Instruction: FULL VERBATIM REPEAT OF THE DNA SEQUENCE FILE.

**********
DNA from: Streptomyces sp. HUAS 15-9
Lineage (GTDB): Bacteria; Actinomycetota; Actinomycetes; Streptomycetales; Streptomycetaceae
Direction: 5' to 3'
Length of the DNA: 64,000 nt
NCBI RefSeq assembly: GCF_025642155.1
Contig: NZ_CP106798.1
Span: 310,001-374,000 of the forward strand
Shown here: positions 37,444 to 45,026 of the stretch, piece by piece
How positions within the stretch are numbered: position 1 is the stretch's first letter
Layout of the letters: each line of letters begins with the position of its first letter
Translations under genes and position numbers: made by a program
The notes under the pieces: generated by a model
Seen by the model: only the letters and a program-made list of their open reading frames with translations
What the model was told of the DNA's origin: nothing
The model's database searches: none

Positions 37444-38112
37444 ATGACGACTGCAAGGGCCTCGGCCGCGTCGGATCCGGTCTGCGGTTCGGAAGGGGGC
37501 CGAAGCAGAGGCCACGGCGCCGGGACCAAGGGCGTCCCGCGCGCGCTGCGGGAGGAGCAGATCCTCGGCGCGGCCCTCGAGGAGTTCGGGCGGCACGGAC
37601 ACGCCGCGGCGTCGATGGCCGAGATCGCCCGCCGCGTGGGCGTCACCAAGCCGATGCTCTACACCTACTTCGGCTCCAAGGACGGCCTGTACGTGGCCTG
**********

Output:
DNA from: Streptomyces sp. HUAS 15-9
Lineage (GTDB): Bacteria; Actinomycetota; Actinomycetes; Streptomycetales; Streptomycetaceae
Direction: 5' to 3'
Length of the DNA: 64,000 nt
NCBI RefSeq assembly: GCF_025642155.1
Contig: NZ_CP106798.1
Span: 310,001-374,000 of the forward strand
Shown here: positions 37,444 to 45,026 of the stretch, piece by piece
How positions within the stretch are numbered: position 1 is the stretch's first letter
Layout of the letters: each line of letters begins with the position of its first letter
Translations under genes and position numbers: made by a program
The notes under the pieces: generated by a model
Seen by the model: only the letters and a program-made list of their open reading frames with translations
What the model was told of the DNA's origin: nothing
The model's database searches: none

Positions 37444-38112
37444 ATGACGACTGCAAGGGCCTCGGCCGCGTCGGATCCGGTCTGCGGTTCGGAAGGGGGC
37501 CGAAGCAGAGGCCACGGCGCCGGGACCAAGGGCGTCCCGCGCGCGCTGCGGGAGGAGCAGATCCTCGGCGCGGCCCTCGAGGAGTTCGGGCGGCACGGAC
37601 ACGCCGCGGCGTCGATGGCCGAGATCGCCCGCCGCGTGGGCGTCACCAAGCCGATGCTCTACACCTACTTCGGCTCCAAGGACGGCCTGTACGTGGCCTG